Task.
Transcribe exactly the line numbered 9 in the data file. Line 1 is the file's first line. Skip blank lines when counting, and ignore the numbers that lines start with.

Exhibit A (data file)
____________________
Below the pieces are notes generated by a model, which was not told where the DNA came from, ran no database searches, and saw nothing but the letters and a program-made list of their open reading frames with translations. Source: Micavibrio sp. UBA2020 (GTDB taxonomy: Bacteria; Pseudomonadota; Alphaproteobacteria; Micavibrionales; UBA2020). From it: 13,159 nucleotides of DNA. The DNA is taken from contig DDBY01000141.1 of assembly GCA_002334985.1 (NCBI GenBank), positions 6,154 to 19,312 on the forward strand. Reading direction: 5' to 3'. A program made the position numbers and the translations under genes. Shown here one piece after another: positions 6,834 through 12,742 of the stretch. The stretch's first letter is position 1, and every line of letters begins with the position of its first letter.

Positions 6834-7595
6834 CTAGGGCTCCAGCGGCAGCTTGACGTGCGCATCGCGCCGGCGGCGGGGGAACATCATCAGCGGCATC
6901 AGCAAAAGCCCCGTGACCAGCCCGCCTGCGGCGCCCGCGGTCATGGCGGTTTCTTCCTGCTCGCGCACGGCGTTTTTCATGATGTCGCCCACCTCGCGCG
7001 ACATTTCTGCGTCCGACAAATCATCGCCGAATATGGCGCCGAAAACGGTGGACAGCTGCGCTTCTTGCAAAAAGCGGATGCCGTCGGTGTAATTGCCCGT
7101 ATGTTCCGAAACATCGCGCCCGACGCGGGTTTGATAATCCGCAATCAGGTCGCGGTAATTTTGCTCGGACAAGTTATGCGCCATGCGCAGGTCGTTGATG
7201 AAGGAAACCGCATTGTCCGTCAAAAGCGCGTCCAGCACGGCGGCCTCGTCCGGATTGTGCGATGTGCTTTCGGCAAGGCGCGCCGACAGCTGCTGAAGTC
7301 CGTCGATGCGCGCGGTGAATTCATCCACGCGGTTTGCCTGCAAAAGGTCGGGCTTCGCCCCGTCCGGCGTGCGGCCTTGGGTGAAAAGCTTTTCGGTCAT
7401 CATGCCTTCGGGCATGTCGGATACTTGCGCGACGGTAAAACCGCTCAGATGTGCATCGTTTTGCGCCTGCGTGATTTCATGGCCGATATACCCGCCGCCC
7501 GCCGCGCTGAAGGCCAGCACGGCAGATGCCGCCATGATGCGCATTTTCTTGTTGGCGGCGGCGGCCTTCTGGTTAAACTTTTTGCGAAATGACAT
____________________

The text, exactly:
7401 CATGCCTTCGGGCATGTCGGATACTTGCGCGACGGTAAAACCGCTCAGATGTGCATCGTTTTGCGCCTGCGTGATTTCATGGCCGATATACCCGCCGCCC